President Joe Biden, who walked picket lines with the UAW during its Stand Up strike and who publicly proclaimed he aims to be the most pro-union president in U.S. history, also applauded the win.

In their letter, the six Republican governors also portrayed the union as more interested in re-electing Biden—whom they hate—than in the workers. That argument flopped.

“I congratulate the Volkswagen autoworkers in Chattanooga who filed for a union election with the UAW,” Biden said in his statement. “As one of the world’s largest automakers, many Volkswagen plants internationally are unionized. As the most pro-union president in American history, I believe American workers, too, should have a voice at work. The decision whether to join a union belongs to the workers.”

UAW is moving on to organize the Mercedes plant in Alabama, again after the workers there came to the union after seeing the success UAW gained in bargaining with the Detroit automakers.

It won back almost all the concessions workers were forced to make—in pay, pensions, benefits, and more—since the financier-caused Great Recession of 2008 drove two of the three Detroit-based automakers—GM and FiatChrysler—into bankruptcy. The federal government forced concessions on the workers in return for loan guarantees and several years of control.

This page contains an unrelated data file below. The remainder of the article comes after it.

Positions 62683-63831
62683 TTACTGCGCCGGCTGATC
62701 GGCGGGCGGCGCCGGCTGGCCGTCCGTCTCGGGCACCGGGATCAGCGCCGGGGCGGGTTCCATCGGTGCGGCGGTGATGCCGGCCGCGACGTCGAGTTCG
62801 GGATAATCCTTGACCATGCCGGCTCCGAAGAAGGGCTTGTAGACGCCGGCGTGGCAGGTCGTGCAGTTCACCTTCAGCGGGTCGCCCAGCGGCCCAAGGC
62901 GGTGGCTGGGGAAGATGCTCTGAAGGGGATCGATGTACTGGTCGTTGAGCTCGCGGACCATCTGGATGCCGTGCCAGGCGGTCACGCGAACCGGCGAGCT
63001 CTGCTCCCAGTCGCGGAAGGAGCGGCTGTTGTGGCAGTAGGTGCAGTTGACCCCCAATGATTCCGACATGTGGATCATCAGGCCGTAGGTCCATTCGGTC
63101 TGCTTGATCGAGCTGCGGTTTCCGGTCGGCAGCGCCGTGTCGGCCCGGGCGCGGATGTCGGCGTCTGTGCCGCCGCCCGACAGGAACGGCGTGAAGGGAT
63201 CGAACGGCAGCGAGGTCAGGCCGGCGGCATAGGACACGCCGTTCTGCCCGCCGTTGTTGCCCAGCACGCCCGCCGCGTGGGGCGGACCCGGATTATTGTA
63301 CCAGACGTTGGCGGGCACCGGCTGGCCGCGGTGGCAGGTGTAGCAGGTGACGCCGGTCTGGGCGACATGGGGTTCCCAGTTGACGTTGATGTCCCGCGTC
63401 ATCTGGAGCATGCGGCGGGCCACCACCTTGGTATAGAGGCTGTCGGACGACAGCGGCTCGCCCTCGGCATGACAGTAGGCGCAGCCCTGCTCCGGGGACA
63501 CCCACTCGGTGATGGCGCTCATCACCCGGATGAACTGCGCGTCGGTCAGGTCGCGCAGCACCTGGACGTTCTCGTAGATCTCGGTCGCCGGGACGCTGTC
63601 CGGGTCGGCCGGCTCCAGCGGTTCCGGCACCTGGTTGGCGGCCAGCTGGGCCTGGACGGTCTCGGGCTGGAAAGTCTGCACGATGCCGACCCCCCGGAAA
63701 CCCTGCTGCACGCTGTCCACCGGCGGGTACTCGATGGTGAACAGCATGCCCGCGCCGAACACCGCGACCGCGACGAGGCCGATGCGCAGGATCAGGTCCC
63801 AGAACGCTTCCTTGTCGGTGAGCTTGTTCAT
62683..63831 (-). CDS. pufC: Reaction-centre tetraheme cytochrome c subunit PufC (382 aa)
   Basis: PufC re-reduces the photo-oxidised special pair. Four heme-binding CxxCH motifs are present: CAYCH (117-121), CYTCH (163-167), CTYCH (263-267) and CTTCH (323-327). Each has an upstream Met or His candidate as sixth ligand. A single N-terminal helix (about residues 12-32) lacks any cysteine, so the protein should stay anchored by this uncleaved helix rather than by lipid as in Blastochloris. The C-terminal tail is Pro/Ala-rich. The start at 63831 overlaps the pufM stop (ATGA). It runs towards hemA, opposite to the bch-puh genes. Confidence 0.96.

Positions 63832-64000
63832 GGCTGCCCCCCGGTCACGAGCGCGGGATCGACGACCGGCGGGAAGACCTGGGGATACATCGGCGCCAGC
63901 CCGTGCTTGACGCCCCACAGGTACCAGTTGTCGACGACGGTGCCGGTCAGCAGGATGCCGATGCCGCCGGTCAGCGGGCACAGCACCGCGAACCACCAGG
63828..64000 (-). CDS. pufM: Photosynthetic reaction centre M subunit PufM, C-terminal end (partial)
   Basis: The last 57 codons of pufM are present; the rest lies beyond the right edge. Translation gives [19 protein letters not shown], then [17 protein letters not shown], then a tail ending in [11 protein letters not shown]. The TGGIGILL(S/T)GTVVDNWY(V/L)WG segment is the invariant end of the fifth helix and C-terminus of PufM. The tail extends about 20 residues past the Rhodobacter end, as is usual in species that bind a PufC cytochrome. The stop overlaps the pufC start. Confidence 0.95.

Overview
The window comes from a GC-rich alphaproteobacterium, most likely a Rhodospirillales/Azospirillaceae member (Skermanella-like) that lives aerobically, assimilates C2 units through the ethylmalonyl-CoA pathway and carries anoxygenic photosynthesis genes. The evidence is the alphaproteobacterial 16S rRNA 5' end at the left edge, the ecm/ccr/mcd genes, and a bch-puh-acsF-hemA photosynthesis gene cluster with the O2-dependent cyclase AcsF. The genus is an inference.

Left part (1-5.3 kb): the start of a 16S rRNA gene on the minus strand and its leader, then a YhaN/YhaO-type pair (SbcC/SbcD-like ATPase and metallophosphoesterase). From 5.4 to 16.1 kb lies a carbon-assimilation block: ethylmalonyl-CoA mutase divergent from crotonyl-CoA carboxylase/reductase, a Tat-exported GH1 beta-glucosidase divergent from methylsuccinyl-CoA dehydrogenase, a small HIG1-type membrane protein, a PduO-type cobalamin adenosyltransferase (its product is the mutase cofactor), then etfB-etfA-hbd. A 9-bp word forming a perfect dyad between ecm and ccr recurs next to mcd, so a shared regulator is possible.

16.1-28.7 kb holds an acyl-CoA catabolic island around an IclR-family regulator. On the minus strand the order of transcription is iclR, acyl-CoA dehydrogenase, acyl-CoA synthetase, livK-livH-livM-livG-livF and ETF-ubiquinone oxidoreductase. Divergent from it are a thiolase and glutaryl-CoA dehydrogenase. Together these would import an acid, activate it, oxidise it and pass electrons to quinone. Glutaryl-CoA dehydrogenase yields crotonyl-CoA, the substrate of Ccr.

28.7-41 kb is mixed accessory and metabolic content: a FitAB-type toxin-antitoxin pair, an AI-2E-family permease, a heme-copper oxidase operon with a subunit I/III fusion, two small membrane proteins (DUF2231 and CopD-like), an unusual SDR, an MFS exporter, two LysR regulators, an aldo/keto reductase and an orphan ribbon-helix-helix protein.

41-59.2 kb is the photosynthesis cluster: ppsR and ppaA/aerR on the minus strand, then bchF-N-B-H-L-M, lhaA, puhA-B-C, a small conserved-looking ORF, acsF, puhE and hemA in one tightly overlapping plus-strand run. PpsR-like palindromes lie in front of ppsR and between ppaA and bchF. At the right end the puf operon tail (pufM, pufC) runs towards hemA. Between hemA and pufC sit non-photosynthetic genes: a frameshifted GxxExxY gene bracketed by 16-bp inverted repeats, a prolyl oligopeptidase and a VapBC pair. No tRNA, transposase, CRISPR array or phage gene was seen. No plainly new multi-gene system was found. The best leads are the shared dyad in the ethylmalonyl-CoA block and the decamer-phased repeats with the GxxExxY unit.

We hope you appreciated this article. At People’s World, we believe news and information should be free and accessible to all, but we need your help. Our journalism is free of corporate influence and paywalls because we are totally reader-supported. Only you, our readers and supporters, make this possible. If you enjoy reading People’s World and the stories we bring you, please support our work by donating or becoming a monthly sustainer today. Thank you!


Mark Gruenberg
Mark Gruenberg

Award-winning journalist Mark Gruenberg is head of the Washington, D.C., bureau of People's World. He is also the editor of the union news service Press Associates Inc. (PAI). Known for his reporting skills, sharp wit, and voluminous knowledge of history, Mark is a compassionate interviewer but tough when going after big corporations and their billionaire owners.